What Does an Estate Planning Attorney Do?

Death opens succession, but it doesn’t mean that you should wait for this moment to arrive before you plan who succeeds your estate. If you don’t want your heirs to fight over your property, and if you don’t want creditors to run after your estate, then you need to work with an Estate Planning Attorney as soon as possible. They can help protect your property from your creditors and they can also make sure that your will is carried out down to a tee. 

It’s important to learn how to protect your estate now that you’re still living simply because you worked hard for it. Since it is yours, you can freely dispose of it according to your wishes. Also, if you want to designate someone who is not a legitimate heir as a recipient of a parcel of land or piece of personal property, you can do so and make sure that it’s carried out once you’re no longer around. 

You see, an estate planner’s job is more than ministerial. They clearly understand that family members can turn against each other to protect their interests when it comes to properties. When these parcels of land, personal properties, and other material possessions are not properly partitioned, heirs often find themselves battling it all out in court to disprove the validity of a will or even petition for the quieting of title. All these can be avoided with estate planning before the supposed testator’s death. 

So, how else can your estate planning lawyer help you out? 

They protect your estate from being used as payment for corporate debts 


When you have a business or you’re one of the incorporators of a company that got dissolved due to supposed bankruptcy, the court can order the piercing of the corporate entity’s veil. In this case, the incorporators and businesses are considered ‘one and the same person,’ leading the court to garnish the former’s assets to repay corporate debt. If you’re no longer around to sort this matter out, your heirs might end up not getting a share of your estate. 

However, if you work with an estate planning lawyer, they can help you keep your corporate veil. During your lifetime, they can help you regularly update your corporate bylaws, issue shareholders’ stock, keep a transfer stock ledger, pay corporate taxes, and so on. They can also help ensure that your business has enough capital and that your limited liability companies (LLC) status is known. Any of these actions can ensure keeping the corporate veil unpierced.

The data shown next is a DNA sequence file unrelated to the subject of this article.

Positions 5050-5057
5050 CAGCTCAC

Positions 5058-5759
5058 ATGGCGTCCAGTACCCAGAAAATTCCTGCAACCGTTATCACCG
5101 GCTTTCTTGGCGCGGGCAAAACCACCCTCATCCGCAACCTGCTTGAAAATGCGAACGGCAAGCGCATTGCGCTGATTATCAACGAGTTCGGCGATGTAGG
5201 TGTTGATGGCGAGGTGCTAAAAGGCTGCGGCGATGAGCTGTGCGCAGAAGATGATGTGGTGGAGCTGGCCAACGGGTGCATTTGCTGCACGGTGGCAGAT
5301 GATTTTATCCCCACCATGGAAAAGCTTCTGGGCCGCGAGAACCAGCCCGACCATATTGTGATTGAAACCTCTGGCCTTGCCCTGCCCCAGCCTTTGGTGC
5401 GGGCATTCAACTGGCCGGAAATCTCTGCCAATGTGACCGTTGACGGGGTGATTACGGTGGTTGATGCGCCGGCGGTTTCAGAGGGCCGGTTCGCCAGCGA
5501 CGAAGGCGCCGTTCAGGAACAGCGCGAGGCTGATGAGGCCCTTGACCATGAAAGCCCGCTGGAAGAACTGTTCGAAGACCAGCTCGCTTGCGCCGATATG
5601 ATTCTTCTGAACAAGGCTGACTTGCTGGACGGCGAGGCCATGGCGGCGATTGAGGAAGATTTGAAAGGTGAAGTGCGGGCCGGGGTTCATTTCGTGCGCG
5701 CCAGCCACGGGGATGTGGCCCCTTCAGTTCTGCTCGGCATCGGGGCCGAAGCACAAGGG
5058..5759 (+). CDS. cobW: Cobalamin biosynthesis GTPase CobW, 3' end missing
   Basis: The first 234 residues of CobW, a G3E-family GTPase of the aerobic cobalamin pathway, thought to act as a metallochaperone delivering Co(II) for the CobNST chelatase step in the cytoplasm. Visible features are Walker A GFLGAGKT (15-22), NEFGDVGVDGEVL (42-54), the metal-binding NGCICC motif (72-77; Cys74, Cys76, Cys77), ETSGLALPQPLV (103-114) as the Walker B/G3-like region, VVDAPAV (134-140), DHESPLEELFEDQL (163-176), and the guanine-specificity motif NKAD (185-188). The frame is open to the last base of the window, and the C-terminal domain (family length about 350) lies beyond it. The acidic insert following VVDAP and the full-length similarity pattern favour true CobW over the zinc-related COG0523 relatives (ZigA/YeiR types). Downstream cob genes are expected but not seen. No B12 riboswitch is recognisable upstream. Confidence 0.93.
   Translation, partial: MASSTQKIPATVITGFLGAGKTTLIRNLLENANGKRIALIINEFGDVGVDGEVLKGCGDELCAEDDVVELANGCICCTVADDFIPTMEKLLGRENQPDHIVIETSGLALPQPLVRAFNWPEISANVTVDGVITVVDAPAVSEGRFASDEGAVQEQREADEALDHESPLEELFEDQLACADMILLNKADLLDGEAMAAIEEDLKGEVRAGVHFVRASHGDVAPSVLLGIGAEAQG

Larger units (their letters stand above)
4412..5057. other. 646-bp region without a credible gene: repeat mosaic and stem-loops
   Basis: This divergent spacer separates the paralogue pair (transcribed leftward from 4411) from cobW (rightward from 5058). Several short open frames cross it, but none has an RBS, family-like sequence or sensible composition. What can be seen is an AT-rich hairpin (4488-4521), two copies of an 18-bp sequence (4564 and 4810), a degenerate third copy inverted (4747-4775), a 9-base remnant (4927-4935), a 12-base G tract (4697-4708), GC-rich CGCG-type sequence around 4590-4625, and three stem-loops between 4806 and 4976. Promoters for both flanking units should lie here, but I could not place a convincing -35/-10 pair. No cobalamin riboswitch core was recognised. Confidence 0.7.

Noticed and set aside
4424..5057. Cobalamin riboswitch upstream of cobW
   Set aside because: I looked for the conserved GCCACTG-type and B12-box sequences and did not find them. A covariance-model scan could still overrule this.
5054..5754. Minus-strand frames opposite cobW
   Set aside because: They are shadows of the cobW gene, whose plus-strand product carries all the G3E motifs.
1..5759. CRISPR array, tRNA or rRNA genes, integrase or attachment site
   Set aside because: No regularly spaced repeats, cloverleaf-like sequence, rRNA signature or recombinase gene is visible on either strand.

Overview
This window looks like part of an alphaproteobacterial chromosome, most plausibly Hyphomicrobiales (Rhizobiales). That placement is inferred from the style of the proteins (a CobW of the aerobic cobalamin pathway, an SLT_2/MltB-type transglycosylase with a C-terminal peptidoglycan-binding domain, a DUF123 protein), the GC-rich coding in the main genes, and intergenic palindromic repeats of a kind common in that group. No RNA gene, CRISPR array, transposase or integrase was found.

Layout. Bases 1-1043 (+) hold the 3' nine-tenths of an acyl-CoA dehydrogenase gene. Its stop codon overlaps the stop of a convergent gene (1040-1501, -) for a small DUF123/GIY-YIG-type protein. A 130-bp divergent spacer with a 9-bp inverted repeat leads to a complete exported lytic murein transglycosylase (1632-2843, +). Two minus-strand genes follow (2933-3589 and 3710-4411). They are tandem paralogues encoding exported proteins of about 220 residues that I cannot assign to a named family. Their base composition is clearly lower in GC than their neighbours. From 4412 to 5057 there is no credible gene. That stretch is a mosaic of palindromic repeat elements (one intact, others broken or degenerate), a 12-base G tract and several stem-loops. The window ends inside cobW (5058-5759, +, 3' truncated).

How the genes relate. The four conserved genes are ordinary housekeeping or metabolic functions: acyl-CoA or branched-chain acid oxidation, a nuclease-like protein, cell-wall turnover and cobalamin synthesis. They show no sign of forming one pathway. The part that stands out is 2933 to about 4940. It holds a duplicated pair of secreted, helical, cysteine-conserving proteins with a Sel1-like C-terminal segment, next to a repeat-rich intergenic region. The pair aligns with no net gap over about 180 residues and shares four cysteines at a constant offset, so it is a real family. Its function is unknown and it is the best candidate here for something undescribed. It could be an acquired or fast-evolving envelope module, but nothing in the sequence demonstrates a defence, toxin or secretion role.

They keep your estate from being encumbered or sequestered 

A deceased person’s estate is usually divided into two — 50% for aliquot shares and another 50% as the free portion. The former accounts for the allocation of your heirs and payment of supposed debts from your creditors. On the other hand, the latter accounts for the portion that you can freely give out to any person or compulsory heir. If your creditors get all your wealth, the distribution of the same becomes useless. This is precisely why you need the help of an estate planner. 

To execute this plan, your estate planning attorney might suggest giving your lands to your heirs by a trust or outrightly. This act can keep your creditors from touching the real properties to satisfy your supposed debt to them. Aside from that, this act can also significantly reduce the amount of estate tax to be paid. Your lawyer will also make sure that such a transfer couldn’t be construed as ‘fraudulent conveyance.’ Otherwise, your efforts would go to waste. 

Aside from gifting as trust, your lawyer can also help you protect your home by placing it under tenancy by the entirety, homestead exemptions, or qualified personal residence trust (QPRT). There are plenty of ways for you to protect your estate; just ask your lawyer. 

All of these methods of protecting your property involves thorough planning. And when we say planning, that means during your lifetime, you need to work on these proactively. Consult an estate planning lawyer today and explore more options on securing the survival and transfer of your estate to your designated heirs, testate, or intestate.

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